Here is another story: The second tarot reading I ever received also took place in a tearoom. This one was in North Carolina and every Tuesday a local tarot reader offered a 30-minute reading for 50 dollars in the back room. On the Tuesday that I added my name to the list for drop-in readings, I had a $50 bill waiting on my desk at work that morning, a gift from my employer on the occasion of my birthday. I figured the reading would be a fun thing to do that evening, something that I would’ve never spent my own money on. I was not disappointed. This tarot reader proved to be far more mystical of a reader than I would ever be — she began our session by telling me that my dead grandfather was there, too. For the half an hour that I sat with her in the tearoom, I was fully entranced, if not fully convinced.

A woman wears a red knit sweater and stand beside a sculpture of a black cat.
Wendy, styled as the Queen of Wands, wears Loewe wool long cape in red and high-waisted raw denim jeans, vintage ring.
A woman wearing black leather holds a skull.
Tarot feature for Image.

Avery, styled as the Devil, wears BustedBrand latex bonnet, Weiraen bra, Ashton Michael shorts, Balenciaga boots.

I continued to see this woman sporadically for casual readings over the next few years, mostly as an entertaining, lighthearted hour of my life here and there. But when my husband (who was not my high school boyfriend, alas) and I were separating and contemplating a divorce, I booked a conversation with her almost immediately. Because even though my profession insists that I try to make sense of life through writing, I couldn’t understand what was happening in my own life, couldn’t find the narrative to describe how my husband and I had gotten here and, therefore, what would come next. I couldn’t even speak about the state of my marriage, let alone write about it; this language of loss was a foreign one. Tarot, which I had never taken all that seriously, now appeared as viable an option as any as a means of translation.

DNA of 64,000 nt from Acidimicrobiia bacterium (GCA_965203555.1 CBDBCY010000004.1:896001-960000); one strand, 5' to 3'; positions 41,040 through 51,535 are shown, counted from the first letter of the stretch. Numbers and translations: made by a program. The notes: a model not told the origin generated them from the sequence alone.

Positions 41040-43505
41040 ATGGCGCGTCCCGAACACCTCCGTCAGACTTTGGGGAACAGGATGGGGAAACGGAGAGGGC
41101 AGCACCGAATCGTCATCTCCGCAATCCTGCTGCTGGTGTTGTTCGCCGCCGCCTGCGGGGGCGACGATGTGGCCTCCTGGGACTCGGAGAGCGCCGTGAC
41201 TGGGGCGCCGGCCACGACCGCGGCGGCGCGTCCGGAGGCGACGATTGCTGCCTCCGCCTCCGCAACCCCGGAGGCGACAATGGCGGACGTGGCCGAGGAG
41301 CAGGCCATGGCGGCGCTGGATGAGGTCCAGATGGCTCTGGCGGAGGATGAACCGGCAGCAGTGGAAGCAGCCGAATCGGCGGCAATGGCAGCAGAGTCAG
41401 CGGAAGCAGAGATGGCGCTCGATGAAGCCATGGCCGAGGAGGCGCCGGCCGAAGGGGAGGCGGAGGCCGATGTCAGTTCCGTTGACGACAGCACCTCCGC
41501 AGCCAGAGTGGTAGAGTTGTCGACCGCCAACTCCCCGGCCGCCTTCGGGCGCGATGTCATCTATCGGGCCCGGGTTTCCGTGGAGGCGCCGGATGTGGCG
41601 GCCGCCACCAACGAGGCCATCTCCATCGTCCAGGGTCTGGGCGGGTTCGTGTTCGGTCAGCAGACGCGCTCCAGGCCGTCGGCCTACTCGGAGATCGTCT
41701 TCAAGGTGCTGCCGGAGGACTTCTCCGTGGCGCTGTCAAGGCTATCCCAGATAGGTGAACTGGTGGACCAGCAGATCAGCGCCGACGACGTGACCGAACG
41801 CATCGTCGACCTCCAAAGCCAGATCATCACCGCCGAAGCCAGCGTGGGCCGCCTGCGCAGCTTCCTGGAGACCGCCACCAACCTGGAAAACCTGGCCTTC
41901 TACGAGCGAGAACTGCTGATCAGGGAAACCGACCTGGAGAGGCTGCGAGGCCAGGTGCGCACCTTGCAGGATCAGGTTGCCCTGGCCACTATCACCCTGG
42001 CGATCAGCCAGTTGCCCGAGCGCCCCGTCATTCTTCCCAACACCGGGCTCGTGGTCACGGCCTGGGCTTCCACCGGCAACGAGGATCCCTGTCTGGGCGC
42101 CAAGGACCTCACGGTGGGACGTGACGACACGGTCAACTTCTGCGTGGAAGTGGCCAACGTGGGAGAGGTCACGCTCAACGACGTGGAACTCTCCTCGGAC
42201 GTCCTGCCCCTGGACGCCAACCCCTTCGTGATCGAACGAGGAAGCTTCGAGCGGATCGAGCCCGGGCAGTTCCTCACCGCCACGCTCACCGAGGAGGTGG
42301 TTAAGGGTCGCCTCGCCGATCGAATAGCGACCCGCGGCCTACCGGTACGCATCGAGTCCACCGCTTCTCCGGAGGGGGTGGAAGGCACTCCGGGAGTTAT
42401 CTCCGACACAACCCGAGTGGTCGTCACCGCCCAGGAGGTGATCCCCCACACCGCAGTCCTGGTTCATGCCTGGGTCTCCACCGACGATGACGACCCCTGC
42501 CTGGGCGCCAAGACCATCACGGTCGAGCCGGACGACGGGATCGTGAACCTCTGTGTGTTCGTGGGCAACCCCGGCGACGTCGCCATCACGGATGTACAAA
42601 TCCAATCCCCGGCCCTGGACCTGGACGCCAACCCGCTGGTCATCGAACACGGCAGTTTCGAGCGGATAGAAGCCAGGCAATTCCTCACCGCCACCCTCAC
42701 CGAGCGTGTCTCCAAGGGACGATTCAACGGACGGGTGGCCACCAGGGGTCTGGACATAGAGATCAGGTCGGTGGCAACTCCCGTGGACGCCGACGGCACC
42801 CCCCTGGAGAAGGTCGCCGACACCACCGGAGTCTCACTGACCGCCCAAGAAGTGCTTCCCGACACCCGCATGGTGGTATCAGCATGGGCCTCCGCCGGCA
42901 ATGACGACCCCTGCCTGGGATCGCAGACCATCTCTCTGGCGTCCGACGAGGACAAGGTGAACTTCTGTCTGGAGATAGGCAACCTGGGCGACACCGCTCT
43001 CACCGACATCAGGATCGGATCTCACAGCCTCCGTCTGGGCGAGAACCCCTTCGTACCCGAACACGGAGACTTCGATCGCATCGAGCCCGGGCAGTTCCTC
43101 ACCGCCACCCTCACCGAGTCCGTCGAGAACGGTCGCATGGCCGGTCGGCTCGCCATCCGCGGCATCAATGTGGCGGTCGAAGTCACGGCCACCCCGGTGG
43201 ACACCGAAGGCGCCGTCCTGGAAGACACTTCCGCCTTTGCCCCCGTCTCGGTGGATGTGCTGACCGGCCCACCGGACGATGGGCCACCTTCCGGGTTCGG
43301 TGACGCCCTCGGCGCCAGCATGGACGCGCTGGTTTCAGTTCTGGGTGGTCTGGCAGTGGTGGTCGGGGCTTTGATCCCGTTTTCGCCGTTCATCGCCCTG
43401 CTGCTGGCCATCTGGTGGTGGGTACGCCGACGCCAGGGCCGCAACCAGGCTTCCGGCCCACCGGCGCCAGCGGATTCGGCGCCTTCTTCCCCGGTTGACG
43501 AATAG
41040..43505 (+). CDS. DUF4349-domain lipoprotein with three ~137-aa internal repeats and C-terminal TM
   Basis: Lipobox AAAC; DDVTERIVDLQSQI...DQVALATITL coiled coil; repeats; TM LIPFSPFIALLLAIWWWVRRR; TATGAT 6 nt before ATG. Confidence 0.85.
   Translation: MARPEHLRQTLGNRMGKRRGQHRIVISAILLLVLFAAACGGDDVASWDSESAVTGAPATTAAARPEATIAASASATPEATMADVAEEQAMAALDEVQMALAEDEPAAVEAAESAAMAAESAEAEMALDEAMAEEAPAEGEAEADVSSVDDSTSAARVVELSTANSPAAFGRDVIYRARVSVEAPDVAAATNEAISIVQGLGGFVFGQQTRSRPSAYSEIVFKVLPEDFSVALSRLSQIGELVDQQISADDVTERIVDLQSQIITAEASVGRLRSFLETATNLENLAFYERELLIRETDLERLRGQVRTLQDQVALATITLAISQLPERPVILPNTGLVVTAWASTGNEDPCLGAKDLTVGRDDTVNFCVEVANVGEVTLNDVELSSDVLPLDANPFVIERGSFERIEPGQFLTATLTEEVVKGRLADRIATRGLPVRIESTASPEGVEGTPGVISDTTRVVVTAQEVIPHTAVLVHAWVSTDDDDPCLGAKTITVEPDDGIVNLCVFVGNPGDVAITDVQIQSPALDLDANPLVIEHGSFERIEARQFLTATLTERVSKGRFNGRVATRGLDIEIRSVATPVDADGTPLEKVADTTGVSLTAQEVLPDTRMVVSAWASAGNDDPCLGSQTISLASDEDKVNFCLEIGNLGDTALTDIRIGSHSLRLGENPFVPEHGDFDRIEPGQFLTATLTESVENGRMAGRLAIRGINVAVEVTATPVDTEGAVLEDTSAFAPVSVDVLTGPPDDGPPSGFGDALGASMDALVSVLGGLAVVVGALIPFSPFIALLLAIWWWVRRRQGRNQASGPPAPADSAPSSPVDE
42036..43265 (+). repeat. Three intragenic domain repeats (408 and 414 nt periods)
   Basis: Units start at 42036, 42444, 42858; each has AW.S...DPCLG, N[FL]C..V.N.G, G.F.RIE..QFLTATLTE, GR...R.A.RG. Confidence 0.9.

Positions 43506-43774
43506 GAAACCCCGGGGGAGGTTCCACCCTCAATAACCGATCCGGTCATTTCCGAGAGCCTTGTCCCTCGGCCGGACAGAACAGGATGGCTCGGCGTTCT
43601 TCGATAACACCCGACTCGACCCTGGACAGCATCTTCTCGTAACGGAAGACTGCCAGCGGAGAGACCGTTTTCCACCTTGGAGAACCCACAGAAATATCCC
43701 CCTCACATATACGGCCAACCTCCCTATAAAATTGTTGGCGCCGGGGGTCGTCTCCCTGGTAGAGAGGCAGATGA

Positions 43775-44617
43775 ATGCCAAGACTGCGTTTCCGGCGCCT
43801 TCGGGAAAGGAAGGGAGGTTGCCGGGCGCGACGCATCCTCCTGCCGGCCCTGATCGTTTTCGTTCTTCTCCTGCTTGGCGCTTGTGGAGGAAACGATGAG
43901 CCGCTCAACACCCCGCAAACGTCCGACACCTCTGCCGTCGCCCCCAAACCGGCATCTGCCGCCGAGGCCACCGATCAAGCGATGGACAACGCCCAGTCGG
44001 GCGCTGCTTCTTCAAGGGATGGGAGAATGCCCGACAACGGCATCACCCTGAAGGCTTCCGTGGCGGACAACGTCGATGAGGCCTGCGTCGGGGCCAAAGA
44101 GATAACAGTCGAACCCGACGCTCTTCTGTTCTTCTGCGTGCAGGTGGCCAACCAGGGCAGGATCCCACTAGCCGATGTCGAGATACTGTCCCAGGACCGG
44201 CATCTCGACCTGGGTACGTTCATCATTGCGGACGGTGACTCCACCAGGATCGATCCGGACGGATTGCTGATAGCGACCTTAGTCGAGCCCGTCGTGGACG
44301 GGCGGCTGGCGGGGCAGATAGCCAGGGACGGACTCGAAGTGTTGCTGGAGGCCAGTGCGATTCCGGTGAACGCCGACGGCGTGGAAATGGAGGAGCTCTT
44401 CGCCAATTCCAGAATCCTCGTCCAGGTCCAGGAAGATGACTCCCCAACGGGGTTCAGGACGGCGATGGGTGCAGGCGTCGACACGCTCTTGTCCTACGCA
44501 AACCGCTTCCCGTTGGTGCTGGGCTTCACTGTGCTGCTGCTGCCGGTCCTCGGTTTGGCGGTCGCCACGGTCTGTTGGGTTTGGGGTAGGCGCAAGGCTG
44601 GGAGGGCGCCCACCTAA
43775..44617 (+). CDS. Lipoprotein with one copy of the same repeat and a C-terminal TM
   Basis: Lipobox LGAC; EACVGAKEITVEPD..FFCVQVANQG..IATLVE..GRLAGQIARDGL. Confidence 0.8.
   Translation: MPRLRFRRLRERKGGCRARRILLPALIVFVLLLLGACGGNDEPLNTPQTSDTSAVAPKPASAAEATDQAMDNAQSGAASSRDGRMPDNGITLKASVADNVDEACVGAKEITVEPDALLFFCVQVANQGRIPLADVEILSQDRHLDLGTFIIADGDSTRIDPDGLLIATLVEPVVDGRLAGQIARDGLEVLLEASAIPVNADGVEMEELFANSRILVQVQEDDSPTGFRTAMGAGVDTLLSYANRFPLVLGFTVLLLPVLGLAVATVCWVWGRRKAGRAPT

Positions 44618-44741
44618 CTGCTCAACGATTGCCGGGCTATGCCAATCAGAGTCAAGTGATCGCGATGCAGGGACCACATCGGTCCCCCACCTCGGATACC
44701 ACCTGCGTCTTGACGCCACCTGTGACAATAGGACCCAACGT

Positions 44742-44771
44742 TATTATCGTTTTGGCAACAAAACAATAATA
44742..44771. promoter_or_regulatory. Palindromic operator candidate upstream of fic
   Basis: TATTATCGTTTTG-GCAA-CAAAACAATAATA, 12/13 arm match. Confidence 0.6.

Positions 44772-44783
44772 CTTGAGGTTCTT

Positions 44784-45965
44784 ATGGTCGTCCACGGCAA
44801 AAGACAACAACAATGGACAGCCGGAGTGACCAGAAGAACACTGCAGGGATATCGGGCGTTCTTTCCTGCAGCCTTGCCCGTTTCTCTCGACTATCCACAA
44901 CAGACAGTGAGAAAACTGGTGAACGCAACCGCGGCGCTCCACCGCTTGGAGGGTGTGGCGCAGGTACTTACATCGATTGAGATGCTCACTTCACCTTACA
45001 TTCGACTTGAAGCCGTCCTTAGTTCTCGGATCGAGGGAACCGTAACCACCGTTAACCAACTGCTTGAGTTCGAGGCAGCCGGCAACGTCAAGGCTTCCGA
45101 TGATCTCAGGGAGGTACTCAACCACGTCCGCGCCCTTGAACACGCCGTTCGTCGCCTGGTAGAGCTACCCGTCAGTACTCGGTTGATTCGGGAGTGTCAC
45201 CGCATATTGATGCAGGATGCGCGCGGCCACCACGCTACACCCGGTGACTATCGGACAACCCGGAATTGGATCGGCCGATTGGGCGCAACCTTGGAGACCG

Through that charged tarot spread, the reader told me a story about myself that I didn’t realize I already knew. Or even if I did know it — in this case, that my husband and I would end up divorcing — it wasn’t one I could articulate. It’s not that the reader told me my marriage was over. Rather, she read the cards to me as questions that underscored the big one: What will happen to us? In answering those other prompts for myself and, more important, about myself, I came to understand that I already had the answer about my future, too. It was a paradox of sorts; by acknowledging where I had come from, I could see that there was no going back.

A deck of cards can provide the space to tell the stories we already know but haven’t yet read.

We often resist the work of returning to what has already happened or who we’ve already been, especially when we’re tempted by the optimism of the future and the resolution we want it to hold. But as I learned in that pivotal reading about my marriage, when you surrender to the narrative that already exists, when you quite literally accept the cards that life has already dealt you, the story of what may lay ahead practically tells itself.

This is a revelation perhaps more easily arrived at in tarot than in writing. “The externalization of internal experience onto a physical object like a card creates some distance that gives us room to breathe, shifts how we relate to ourselves, and offers a new vantage point to look from,” explains Dore. A deck of cards can provide the space to tell the stories we already know but haven’t yet read.